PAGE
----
Four prominent doctors operating private surgeries in Mafeteng face prosecution for dispensing expired antiretroviral (ARV) drugs and antibiotics and operating under filthy conditions and without licences.
The doctors—Dr Piet McPherson, Dr Ntšinyi Makoa, Dr Mokiba Rathebe and Dr Cheng—are being charged with contravening Section 84 (1) of the Public Health Order No 12 of 1970.
The physicians were busted during a raid carried out by the police and Ministry of Health officials on 11 and 12 November.
According to letters written by the ministry’s Environment Health Division and copied to the Director-General Health Services, Chief Health Inspection, and Commissioner of Police, the doctors were given seven days, beginning 17 November, to put their houses in order. The police, on the other hand, yesterday told the Sunday Express that investigations into the doctors’ conduct were in progress and that they would be charged “according to the law”.
According to the letter written to Dr McPherson, his surgery was found with expired medication, which was “condemned and seized”, while the operating licence was not on display as required by the law. Dr McPherson is a former Health Ministry Acting Principal Secretary, and Director General, and was also Queen Elizabeth II Medical Superintendent. He is currently a board member of the Christian Health Association of Lesotho (CHAL) which operates 79 healthcare facilities throughout the country. Dr McPherson is also Director of Clinical Services at Pitsong Institute of Operational Research, which is a local NGO.
On the other hand, Dr Rathebe’s surgery did not have a valid licence, was “dirty from the ceiling, walls and the floor”, and also had expired medication and drugs.
Dr Makoa’s surgery was also found with expired drugs which were condemned and seized, while “access to the operating licence was denied”.
Dr Chen’s surgery, operating as China Medical Service, was found “dirty from the ceiling, walls and floors; it had no operating licence; it had expired medication and drugs which were condemned and seized; there was no engagement of Health Technical Officers e.g qualified nurses and pharmacy personnel, and had no registration with the Lesotho Medical Dental and Pharmacy Council.”
According to a copy of the list of the medication the Sunday Express managed to obtain, some of the drugs, among them ARVs, expired as far back as 2004.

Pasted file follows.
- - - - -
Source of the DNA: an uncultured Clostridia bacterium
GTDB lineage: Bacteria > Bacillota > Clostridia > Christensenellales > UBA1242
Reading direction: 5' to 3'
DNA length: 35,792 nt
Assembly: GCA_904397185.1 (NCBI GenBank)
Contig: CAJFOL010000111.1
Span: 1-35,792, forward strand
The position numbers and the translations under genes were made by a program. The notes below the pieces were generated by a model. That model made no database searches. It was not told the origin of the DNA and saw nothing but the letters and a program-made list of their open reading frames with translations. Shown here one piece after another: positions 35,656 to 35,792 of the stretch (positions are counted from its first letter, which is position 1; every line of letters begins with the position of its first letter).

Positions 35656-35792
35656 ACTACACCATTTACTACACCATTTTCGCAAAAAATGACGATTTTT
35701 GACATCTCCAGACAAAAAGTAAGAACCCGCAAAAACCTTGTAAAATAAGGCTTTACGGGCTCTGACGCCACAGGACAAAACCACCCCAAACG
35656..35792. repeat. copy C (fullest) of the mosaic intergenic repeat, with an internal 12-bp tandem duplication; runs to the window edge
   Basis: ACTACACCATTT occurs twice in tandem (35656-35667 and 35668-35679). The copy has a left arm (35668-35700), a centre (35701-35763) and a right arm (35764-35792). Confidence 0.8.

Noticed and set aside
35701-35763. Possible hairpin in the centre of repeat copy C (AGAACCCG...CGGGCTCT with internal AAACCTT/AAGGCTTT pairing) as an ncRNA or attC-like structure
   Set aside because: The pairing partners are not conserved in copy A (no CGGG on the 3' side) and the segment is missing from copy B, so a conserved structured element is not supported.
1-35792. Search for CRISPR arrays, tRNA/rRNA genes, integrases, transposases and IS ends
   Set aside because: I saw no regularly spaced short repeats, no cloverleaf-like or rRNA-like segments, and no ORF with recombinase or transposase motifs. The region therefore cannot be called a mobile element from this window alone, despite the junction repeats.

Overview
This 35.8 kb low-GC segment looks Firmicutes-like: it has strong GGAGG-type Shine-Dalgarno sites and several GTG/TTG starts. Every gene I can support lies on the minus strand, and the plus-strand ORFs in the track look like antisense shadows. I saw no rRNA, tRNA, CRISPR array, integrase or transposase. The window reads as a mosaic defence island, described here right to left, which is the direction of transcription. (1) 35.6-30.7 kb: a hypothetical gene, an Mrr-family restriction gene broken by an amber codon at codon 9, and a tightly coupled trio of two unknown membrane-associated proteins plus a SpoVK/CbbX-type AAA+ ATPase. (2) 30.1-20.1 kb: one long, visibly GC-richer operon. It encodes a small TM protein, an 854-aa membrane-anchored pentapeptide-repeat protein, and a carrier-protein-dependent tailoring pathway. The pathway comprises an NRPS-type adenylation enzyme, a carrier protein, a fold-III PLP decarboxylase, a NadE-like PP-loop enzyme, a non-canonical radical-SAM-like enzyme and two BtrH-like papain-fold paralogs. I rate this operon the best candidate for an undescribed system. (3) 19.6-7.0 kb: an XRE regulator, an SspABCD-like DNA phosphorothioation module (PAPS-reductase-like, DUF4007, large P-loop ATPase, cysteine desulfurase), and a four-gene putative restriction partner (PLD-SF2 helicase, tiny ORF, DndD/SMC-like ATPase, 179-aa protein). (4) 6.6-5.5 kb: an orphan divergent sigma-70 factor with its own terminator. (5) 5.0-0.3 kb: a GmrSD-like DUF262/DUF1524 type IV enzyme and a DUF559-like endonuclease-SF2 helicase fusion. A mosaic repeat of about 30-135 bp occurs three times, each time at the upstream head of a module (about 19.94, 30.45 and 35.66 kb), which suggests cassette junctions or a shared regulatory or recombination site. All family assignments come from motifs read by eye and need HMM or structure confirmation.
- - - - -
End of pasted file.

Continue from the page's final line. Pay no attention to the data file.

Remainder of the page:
Contacted for comment, Dr McPherson denied ever giving patients expired drugs, insisting the medication was in a box awaiting disposal. He could not explain why medication which expired 11 years ago was still in his surgery.
Dr McPherson also threatened to sue the Sunday Express should his name be published regarding the raid, but pressed on what message of reassurance he wanted to convey to his patients as reassurance, the doctor angrily said: “I don’t have to panic about anything, or fear losing patients because I am not giving them expired drugs; I have nothing to hide.”
The Sunday Express also contacted Dr Makoa regarding the raid but said he was too busy to comment.
“I am busy; I don’t have time for this. I have patients to attend to and it seems your issue is going to take up all my time,” he said and terminated the conversation.
Attempts to get comments from Dr Rathebe and Dr Chen were in vain.
According to the Director of Pharmaceuticals in the Ministry of Health Medicines Regulatory Unit, Ms Gemina Mphoso, there was no reason why such medication should be on the shelves or in the surgery as the law was clear that it should be disposed of once it expires.
The Ministry of Health Principal Health Inspector Themba Fobo, who was part of the raid, told the Sunday Express that there was need to ensure such transgressions are heavily punished. Offenders are currently fined a paltry M25.
“The laws need to be reviewed as the penalty is too lenient and lets offenders get away with murder. The ministry has since drafted a Bill to address this but it has been shelved since 2011, where the suggested fine was set at M50 000 and a minimum prison term of 10 years,” Mr Fobo said.
Health Minister Dr ’Molotsi Monyamane, has however, said such surgeries should be shut down and their operators prosecuted.
Dr Monyamane told the Sunday Express: “These doctors should have known better, especially Dr McPherson who is very experienced and respected.
“To keep such expired medication is an offence and he knows it because he once headed public health services; he is an authority on this himself.
“This is absolute cruelty and a betrayal of our people. It is the duty of the police to close down those surgeries. This is a clear sign that our ministry is failing to control private medical operations, and our laws are an insult as they do not deter offenders.”
According to Dr Monyamane, it had since been discovered that Dr Chen is registered as “a traditional doctor” in his native China. The Sunday Express also found out some of Dr Chen’s seized drugs are strictly for the Chinese market.
“Look at him; here he is administering drugs that don’t even have dates and names, and he doesn’t even have a license. He should close shop before much damage is done to trusting and helpless lives,” Dr Monyamane said.
Police spokesperson Clifford Molefe yesterday told the Sunday Express the law would take its course regarding the doctors.
“The police are just waiting for the final technical report from the Ministry of Health, and once we have it, the law shall take its course and the offenders will be brought before the courts of law,” Senior Inspector Molefe said.